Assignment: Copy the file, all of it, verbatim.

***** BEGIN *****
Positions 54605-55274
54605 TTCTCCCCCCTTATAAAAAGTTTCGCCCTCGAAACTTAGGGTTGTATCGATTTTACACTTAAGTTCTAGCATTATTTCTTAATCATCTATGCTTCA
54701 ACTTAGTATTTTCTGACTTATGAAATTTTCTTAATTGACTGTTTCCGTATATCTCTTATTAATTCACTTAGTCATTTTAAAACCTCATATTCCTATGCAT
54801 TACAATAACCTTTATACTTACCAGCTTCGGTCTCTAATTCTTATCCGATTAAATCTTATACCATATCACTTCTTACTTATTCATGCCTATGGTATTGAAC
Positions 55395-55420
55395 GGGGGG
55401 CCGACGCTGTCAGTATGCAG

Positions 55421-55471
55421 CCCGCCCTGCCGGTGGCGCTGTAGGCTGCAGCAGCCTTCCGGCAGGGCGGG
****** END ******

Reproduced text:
Positions 54605-55274
54605 TTCTCCCCCCTTATAAAAAGTTTCGCCCTCGAAACTTAGGGTTGTATCGATTTTACACTTAAGTTCTAGCATTATTTCTTAATCATCTATGCTTCA
54701 ACTTAGTATTTTCTGACTTATGAAATTTTCTTAATTGACTGTTTCCGTATATCTCTTATTAATTCACTTAGTCATTTTAAAACCTCATATTCCTATGCAT
54801 TACAATAACCTTTATACTTACCAGCTTCGGTCTCTAATTCTTATCCGATTAAATCTTATACCATATCACTTCTTACTTATTCATGCCTATGGTATTGAAC
Positions 55395-55420
55395 GGGGGG
55401 CCGACGCTGTCAGTATGCAG

Positions 55421-55471
55421 CCCGCCCTGCCGGTGGCGCTGTAGGCTGCAGCAGCCTTCCGGCAGGGCGGG